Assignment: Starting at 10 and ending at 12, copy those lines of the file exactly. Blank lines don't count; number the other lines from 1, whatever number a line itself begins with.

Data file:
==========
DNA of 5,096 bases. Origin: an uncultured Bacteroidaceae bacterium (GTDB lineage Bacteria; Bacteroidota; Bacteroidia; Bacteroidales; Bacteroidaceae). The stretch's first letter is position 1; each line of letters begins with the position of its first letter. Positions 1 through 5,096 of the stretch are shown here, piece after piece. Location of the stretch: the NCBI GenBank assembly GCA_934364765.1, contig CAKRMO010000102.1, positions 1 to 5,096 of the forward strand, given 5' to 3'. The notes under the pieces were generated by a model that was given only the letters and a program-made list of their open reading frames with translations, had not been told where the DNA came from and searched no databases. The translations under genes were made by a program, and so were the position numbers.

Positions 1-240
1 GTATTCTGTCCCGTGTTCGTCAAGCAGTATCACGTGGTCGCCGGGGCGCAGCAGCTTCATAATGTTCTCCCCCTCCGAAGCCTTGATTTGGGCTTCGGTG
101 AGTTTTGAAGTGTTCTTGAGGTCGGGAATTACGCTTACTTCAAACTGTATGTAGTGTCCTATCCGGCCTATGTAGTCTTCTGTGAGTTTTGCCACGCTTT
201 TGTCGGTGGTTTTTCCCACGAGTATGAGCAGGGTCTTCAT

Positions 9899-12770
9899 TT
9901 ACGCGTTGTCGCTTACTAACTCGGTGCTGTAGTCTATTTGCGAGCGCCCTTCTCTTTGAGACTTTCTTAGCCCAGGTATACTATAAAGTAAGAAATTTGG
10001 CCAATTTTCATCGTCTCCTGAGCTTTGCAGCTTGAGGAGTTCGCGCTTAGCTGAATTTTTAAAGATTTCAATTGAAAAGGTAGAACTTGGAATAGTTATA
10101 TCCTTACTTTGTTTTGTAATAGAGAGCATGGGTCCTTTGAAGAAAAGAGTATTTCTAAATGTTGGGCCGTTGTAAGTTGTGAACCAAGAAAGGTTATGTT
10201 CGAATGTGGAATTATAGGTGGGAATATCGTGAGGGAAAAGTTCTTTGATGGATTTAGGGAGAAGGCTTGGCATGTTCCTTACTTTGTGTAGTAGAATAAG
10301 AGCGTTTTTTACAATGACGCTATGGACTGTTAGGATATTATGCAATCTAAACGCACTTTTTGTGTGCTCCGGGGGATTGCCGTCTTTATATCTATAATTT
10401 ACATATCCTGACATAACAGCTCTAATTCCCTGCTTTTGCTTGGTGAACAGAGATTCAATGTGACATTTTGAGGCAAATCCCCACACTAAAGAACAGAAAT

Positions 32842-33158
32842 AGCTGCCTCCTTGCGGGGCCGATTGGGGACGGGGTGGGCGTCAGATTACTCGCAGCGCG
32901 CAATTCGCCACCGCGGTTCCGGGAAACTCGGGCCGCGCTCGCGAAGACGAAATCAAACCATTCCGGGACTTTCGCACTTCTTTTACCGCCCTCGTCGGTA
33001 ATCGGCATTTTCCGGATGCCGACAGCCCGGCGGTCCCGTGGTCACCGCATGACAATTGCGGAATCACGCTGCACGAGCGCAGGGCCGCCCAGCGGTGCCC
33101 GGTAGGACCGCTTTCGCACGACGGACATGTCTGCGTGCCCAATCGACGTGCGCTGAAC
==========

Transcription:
10101 TCCTTACTTTGTTTTGTAATAGAGAGCATGGGTCCTTTGAAGAAAAGAGTATTTCTAAATGTTGGGCCGTTGTAAGTTGTGAACCAAGAAAGGTTATGTT
10201 CGAATGTGGAATTATAGGTGGGAATATCGTGAGGGAAAAGTTCTTTGATGGATTTAGGGAGAAGGCTTGGCATGTTCCTTACTTTGTGTAGTAGAATAAG
10301 AGCGTTTTTTACAATGACGCTATGGACTGTTAGGATATTATGCAATCTAAACGCACTTTTTGTGTGCTCCGGGGGATTGCCGTCTTTATATCTATAATTT